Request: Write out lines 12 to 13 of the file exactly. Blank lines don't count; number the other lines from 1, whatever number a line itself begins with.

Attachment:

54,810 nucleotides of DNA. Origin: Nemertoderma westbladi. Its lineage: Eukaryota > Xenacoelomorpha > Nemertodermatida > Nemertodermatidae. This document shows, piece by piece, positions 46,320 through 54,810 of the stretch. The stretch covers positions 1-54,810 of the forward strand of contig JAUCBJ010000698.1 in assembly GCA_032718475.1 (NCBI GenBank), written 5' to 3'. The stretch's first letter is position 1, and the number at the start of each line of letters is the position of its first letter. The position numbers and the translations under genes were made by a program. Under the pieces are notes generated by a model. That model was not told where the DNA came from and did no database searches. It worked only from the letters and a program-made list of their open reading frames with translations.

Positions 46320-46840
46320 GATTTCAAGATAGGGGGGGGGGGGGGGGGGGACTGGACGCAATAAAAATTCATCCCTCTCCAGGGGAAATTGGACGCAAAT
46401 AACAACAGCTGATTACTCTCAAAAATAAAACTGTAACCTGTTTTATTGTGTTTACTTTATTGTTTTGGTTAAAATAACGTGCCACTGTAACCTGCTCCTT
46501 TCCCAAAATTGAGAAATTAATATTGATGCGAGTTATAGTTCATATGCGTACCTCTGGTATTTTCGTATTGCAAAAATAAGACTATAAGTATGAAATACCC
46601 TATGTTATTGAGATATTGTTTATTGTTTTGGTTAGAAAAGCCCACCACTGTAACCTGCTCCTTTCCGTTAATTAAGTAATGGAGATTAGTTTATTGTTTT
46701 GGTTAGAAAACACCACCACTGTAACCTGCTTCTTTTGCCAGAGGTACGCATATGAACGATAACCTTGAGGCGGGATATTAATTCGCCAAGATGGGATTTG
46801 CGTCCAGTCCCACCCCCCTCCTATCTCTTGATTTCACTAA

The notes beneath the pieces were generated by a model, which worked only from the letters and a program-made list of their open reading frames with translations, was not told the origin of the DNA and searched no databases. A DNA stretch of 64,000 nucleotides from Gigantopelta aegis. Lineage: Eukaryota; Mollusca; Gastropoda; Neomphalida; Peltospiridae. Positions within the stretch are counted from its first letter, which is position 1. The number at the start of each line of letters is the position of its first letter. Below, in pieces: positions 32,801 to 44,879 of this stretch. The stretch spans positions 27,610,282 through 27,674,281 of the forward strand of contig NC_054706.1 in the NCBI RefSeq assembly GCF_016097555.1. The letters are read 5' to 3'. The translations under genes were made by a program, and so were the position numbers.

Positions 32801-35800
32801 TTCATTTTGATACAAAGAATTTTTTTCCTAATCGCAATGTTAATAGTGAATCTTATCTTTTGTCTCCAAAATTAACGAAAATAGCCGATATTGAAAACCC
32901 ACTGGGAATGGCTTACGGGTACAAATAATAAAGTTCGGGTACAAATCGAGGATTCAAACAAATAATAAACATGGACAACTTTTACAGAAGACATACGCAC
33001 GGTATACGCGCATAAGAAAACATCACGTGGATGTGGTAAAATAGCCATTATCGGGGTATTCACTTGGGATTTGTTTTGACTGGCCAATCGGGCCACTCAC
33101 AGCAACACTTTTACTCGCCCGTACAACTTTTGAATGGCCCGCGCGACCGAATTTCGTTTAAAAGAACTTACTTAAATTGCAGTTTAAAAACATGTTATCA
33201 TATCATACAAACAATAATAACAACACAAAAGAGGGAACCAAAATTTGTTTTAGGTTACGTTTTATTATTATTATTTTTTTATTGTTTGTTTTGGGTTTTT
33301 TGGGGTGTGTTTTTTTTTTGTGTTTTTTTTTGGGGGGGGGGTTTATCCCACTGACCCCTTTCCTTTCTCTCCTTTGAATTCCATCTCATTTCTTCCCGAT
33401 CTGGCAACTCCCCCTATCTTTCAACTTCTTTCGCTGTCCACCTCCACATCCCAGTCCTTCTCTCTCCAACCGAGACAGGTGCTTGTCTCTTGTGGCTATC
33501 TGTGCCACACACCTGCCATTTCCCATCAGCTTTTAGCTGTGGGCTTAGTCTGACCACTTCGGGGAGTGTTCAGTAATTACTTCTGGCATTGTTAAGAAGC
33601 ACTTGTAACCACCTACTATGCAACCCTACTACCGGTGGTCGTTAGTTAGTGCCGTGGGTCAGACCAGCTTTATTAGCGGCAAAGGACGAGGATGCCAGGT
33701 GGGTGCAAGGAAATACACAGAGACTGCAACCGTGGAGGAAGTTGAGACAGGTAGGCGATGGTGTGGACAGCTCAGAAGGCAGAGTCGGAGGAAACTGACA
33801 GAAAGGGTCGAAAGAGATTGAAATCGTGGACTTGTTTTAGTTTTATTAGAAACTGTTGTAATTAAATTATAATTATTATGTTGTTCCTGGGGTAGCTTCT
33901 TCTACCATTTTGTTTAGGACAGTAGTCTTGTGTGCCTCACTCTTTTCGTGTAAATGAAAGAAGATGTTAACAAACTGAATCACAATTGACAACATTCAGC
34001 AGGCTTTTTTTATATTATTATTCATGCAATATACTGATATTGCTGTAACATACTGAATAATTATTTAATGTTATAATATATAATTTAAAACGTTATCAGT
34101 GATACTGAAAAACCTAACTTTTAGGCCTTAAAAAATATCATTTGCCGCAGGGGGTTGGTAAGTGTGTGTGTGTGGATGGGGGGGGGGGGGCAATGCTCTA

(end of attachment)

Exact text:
32901 ACTGGGAATGGCTTACGGGTACAAATAATAAAGTTCGGGTACAAATCGAGGATTCAAACAAATAATAAACATGGACAACTTTTACAGAAGACATACGCAC
33001 GGTATACGCGCATAAGAAAACATCACGTGGATGTGGTAAAATAGCCATTATCGGGGTATTCACTTGGGATTTGTTTTGACTGGCCAATCGGGCCACTCAC